Natalie (Pi) Nuessle, Rose-Hulman Institute of Technology

Photorefractive Effects in a Double Doped Strontium Barium Niobate (SBN60;Ce, Rh) Crystal

The equations and behavior of photorefraction (the bending of light due to the previous interaction of light particles in the lattice of a crystal) in single-dopance materials are fairly well described in literature. Over a year and a half, I discovered that these models don`t seem to translate well even into a well-understood material (Strontium barium niobate) if it`s double-doped. So, I began to characterize the crystal`s behavior as fully as possible. This poster summarizes the results.

 

Catharine Shipps, The Ohio State University

Determining the dominant secondary structures of an RNA molecule during cotranscriptional folding dynamics by grouping similar dominant structures

The goal of our project is to statistically determine the dominant secondary structures that arise during the co transcriptional folding of a given RNA sequence and at what time those structures are prevalent. Existing mechanical tools can create plots with this data but it becomes prohibitively expensive to use them for sequences longer than 100bp. Using existing simulations and original programs we seek to improve the efficiency and interpretability of such structure population plots.

 

Kayla Storie, Rose-Hulman Institute of Technology

Micromachining on Flexible Plastic Substrates

This work aims to investigate the feasibility of fabricating flexible electronic devices on polyethylene terephthalate (PET), a common, inexpensive plastic. We tested PET's ability to withstand standard cleanroom processing techniques and its potential to effectively act as a substrate for electronic devices.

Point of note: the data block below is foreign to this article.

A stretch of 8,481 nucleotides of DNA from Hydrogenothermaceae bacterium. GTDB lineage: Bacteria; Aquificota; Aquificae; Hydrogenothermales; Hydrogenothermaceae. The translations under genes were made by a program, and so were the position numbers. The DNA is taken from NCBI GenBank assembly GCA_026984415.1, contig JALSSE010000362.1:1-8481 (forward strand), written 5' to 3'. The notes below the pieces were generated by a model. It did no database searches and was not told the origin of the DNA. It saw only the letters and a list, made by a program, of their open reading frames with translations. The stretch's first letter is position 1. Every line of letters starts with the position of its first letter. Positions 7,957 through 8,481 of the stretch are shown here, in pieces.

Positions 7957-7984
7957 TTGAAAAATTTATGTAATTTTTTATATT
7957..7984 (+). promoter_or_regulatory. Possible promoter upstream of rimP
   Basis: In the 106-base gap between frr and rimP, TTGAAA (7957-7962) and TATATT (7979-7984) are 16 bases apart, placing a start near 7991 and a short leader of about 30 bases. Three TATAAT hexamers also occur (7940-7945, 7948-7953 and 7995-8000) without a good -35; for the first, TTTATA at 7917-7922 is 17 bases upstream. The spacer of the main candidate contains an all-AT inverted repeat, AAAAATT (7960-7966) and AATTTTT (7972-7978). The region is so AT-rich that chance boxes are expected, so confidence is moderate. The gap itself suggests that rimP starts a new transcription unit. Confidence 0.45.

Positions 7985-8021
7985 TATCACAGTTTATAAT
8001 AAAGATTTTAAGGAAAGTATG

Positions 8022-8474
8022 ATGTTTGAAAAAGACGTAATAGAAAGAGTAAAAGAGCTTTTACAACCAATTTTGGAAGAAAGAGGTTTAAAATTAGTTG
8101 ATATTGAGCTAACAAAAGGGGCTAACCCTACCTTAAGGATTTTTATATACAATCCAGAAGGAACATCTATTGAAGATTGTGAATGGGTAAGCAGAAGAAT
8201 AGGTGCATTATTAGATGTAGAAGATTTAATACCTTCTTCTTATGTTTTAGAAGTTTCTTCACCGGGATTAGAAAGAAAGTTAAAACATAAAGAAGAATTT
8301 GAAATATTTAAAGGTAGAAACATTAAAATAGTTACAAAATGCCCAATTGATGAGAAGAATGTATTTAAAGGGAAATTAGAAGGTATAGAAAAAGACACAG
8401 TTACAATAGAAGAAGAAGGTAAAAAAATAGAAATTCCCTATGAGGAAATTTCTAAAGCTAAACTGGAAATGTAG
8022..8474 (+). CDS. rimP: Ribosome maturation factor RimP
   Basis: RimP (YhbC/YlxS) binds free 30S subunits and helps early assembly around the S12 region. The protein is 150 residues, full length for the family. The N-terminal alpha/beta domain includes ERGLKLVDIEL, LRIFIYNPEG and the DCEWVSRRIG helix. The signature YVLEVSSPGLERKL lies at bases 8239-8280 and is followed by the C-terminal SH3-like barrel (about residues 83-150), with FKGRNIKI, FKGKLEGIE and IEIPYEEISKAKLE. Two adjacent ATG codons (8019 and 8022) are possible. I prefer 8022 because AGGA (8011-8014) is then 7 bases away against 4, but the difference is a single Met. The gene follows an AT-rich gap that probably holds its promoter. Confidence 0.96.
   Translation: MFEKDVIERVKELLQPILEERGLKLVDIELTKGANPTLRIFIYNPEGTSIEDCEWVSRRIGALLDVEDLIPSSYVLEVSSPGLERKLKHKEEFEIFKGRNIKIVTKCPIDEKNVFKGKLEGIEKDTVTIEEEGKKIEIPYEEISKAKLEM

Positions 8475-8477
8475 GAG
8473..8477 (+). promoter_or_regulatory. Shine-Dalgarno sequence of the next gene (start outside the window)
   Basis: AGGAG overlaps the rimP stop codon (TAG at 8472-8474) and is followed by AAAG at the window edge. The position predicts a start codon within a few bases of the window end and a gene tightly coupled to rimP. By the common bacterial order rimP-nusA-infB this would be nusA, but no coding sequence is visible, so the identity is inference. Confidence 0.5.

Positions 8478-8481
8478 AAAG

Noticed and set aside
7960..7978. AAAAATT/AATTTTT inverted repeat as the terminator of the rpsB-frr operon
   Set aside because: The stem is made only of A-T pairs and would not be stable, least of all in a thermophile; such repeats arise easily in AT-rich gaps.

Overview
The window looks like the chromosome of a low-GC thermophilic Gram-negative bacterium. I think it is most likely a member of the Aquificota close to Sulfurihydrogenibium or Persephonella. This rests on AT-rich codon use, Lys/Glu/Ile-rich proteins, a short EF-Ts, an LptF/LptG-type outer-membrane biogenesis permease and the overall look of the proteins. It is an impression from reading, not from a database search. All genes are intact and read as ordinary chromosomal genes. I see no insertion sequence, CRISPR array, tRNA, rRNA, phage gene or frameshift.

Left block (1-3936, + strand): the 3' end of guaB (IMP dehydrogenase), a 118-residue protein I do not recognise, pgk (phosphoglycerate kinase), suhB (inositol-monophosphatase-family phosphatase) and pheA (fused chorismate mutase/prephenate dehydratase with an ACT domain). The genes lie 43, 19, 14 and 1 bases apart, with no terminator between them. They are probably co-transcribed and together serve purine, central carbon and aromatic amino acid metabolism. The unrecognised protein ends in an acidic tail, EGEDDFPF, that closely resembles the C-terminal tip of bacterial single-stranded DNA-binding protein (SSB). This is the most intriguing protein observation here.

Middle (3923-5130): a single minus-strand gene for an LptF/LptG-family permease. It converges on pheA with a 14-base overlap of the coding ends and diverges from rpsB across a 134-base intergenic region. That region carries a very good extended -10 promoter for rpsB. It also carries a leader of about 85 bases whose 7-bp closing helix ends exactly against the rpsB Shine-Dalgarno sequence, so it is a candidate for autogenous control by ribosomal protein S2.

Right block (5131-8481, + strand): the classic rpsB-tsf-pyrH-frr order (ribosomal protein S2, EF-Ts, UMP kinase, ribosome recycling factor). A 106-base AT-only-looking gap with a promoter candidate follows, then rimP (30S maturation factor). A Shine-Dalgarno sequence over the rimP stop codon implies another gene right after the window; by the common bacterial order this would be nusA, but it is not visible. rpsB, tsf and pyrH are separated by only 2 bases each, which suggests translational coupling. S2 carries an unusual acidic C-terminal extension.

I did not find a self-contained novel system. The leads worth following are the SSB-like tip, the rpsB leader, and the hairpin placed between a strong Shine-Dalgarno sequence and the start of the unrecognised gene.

Michelle Sugimoto, Kalamazoo College

Probing surface conductivity in ultra-thin ALD ZnO films

Infrared spectroscopy has been used to understand the temperature-dependent electronic properties of ZnO films grown by atomic layer deposition (ALD)

 

Saige Rutherford, Wayne State University

Fetal fMRI Methodology: In Utero Exploration of Brain Connectivity

This project seeks to map connections within the brain of the human fetus. We aim to understand the gap between brain development and environmental/biological factors that impact health. We utilize resting-state functional MRI to model brain development. While the recent application of this imaging technique allows investigation of developmental disorder origins, the unique challenges associated with fetal MRI must be overcome. Here, we discuss the methods used in data acquisition.

 

Nicole Witzleben, Wayne State University

Design and Implementation of a Low-Cost Magnetomotive Molecular Ultrasound Imaging System

Ultrasound is one of the most popular imaging systems in clinical settings because it is portable, cost efficient, and captures real-time images. Ultrasound’s lack of contrast and resolution at the molecular level hinders its imaging capabilities. MMUS imaging rectifies these issues. By tagging tissues with magnetic nanoparticles and applying a pulsed magnetic field, we see contrast between the tagged tissue in response to the magnetic field.

 

Anna Wormmeester, Hope College

Spectroscopic Emission from Argon and Nitrogen Microplasmas

Many electronics utilize microgaps, and can produce plasma. The breakdown condition and spectral emission of nitrogen and argon plasmas were examined in a microgap under microwave excitation. The differences of the plasma discharge were studied in three different microgap sizes, using nitrogen and argon. The breakdown condition was defined as the input power that ignites microplasma. A diffraction grating spectrometer was used to test nitrogen and argon by exploring the emission spectra.

 

Talk Abstracts

 

Marina Davis, Ohio State University

The Effects of Gravitational Waves on the Horizon Generators of a Schwarzschild Black Hole